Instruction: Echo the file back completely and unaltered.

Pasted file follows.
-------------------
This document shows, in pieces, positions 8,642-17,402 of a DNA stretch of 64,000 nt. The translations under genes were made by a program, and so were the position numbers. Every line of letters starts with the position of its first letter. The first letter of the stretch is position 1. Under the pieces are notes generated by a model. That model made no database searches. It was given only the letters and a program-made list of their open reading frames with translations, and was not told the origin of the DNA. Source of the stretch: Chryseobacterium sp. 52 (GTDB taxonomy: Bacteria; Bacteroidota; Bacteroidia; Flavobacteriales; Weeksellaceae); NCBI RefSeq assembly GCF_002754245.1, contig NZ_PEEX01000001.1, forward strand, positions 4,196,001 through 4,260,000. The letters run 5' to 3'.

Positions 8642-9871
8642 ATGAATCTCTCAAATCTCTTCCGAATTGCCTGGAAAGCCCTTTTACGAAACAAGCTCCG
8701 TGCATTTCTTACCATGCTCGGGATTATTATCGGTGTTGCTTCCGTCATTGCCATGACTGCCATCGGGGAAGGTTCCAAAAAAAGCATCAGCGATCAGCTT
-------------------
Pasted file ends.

This document shows, in pieces, positions 8,642-17,402 of a DNA stretch of 64,000 nt. The translations under genes were made by a program, and so were the position numbers. Every line of letters starts with the position of its first letter. The first letter of the stretch is position 1. Under the pieces are notes generated by a model. That model made no database searches. It was given only the letters and a program-made list of their open reading frames with translations, and was not told the origin of the DNA. Source of the stretch: Chryseobacterium sp. 52 (GTDB taxonomy: Bacteria; Bacteroidota; Bacteroidia; Flavobacteriales; Weeksellaceae); NCBI RefSeq assembly GCF_002754245.1, contig NZ_PEEX01000001.1, forward strand, positions 4,196,001 through 4,260,000. The letters run 5' to 3'.

Positions 8642-9871
8642 ATGAATCTCTCAAATCTCTTCCGAATTGCCTGGAAAGCCCTTTTACGAAACAAGCTCCG
8701 TGCATTTCTTACCATGCTCGGGATTATTATCGGTGTTGCTTCCGTCATTGCCATGACTGCCATCGGGGAAGGTTCCAAAAAAAGCATCAGCGATCAGCTT